Mind you, really hardcore denim-heads say don’t wash your
jeans at all, ever. Denim may cope with dirt better than most
fabrics, seemingly absorbing it, grubbiness only adding to its
texture and tone, but to combat the lack of sociability, perhaps
inevitable in this decision - all that bacteria partying amid the
blue - it’s advised to at least occasionally air your jeans.
Sunlight, as they say, being the best disinfectant, doing so on a
bright warm day is recommended. It doesn’t get your jeans clean,
exactly, but it does freshen them up. If water seems like an
inevitable part of keeping clothing keen, others recommend wearing
your jeans for a seaside swim - yes, you may look silly, but the
salt water will both cleanse and add personality. You’ll need to
wear them while they dry too...
OK, so this will be all too much for most people - the stuff
of parody, of neurosis, fit for a Pseud’s Corner of Cloth. Perhaps
dry-cleaning is the solution? But no. This retains the rich colour
and/or any degree of fading your jeans may have thus far attained.
But unfortunately the chemicals used in dry cleaning are not kind
to denim, which is lowly degraded by the process. So we’re back to
the washing machine, eventually if not immediately.
Even here denim enthusiasts differ as to the right path to
take, though they agree on some basics: raw denim jeans should be
washed with as little other washing as possible, ideally none -
this is both for the denim’s sake, but also because it will leave
the rest of your load with a delightful and permanent blue tinge.
Run your wash on a short cycle, with as little detergent as you
feel you can get away with - be sure to use a washing liquid/powder
with minimal bleaching agent, or even just some mild shampoo. Even
if your jean’s wash tag says to ‘wash at 60degrees’, wash them at a
temperature closer to 30. You could even just soak them in the
bath, a la Nick Kamen. This minimises shrinkage too - because
unsanforized denim will keep shrinking over the first few washes,
by as much as two inches in the waist (though this tends to stretch
back out with wear) and by three inches in the leg - something to
keep in mind before getting any alterations done.
But there’s more. The jeans should be placed in your washing
machine turned inside out - this minimises unnecessary indigo loss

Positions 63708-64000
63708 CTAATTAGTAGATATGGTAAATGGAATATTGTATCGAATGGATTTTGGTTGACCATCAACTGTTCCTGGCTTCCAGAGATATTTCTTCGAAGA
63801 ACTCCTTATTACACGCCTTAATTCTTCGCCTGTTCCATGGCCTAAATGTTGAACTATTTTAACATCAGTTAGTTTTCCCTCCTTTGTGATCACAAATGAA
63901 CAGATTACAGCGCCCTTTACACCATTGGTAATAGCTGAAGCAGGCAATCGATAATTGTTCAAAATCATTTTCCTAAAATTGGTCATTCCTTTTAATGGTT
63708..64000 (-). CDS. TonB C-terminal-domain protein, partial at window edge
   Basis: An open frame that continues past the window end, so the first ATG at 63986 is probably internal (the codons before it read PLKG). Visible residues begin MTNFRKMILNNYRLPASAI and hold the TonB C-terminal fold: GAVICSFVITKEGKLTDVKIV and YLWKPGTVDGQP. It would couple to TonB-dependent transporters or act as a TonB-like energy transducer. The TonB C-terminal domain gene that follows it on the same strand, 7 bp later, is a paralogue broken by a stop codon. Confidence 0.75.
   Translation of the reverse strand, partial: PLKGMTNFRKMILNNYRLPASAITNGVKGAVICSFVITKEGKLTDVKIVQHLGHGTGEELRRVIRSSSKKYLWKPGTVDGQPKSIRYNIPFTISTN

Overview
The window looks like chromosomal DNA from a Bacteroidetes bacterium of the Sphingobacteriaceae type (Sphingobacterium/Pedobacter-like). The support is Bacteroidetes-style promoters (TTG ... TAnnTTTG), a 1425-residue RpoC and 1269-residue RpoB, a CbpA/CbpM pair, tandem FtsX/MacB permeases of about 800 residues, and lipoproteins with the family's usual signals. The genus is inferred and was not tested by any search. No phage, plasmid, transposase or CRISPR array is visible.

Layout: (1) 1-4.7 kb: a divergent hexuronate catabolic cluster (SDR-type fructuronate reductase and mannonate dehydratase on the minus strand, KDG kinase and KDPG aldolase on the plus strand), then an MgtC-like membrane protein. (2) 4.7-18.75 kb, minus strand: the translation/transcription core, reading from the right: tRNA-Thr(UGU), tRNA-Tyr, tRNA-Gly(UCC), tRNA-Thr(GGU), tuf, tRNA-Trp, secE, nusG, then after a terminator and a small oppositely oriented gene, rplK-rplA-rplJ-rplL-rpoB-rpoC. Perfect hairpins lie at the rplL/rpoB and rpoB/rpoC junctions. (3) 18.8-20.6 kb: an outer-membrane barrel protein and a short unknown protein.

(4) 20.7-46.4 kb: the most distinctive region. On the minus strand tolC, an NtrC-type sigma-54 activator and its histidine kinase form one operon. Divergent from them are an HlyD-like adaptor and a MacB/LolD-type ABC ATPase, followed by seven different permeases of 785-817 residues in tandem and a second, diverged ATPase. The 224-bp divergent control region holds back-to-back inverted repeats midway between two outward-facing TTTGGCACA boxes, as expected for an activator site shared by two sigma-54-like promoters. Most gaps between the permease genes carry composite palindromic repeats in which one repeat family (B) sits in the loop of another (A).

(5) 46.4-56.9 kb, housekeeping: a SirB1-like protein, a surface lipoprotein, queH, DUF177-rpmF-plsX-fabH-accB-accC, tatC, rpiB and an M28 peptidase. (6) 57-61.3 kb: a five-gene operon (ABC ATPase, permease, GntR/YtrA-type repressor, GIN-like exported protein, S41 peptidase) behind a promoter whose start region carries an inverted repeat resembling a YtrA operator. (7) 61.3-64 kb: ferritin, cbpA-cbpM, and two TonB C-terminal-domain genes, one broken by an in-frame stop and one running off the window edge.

by preventing the friction of the fabric against the inside of the
drum. But, others counter, this also exposes the softer weave of
the inside of your jeans to the drum, so they say it’s still better
to wash your jeans the right way round but inside an old pillowcase
- which, inevitably, will be slightly bluer by the end of the wash.
It’s the gentlest way of using the washing machine and of
minimising damage to the jeans - which, denim-heads will point out,
is effectively what washing them is.
And this madness doesn’t stop when you pull them from the
washing machine either. Obviously - obviously! - tumble-drying is
out, not least because this exacerbates shrinkage. Rather the jeans
should be turned back the right way, dark side out, pulled back
into shape while they’re still damp - in fact, put your back into
it and a good tug can be an effective way of countering a lot of
shrinkage - and then left to air dry naturally. Even putting them
over the radiator is a bad idea.
We could go on. Denim is a complex fabric and denim care is a
complex business. Repairing that blown crotch or knee tear? You’ll
need to use a patch of the same kind of denim - raw with raw,
washed with washed) to prevent a crinkling effect when the jeans
are next washed. Darning a repair? You’ll be using a cross-weave,
of course, using two shades of blue thread that together match the
current blue of your jeans. Who knew that cowboys went to such
Of course, they didn’t. The old-timers probably didn’t wash
themselves much, let alone their jeans, which - at least half a
century before it really became much of a concern to anyone - no
doubt looked great with it. But they’d have surely baulked at the
arguably much no less mad idea of wearing pre-distressed jeans.
Would-be denim-heads should cleanse their minds of that notion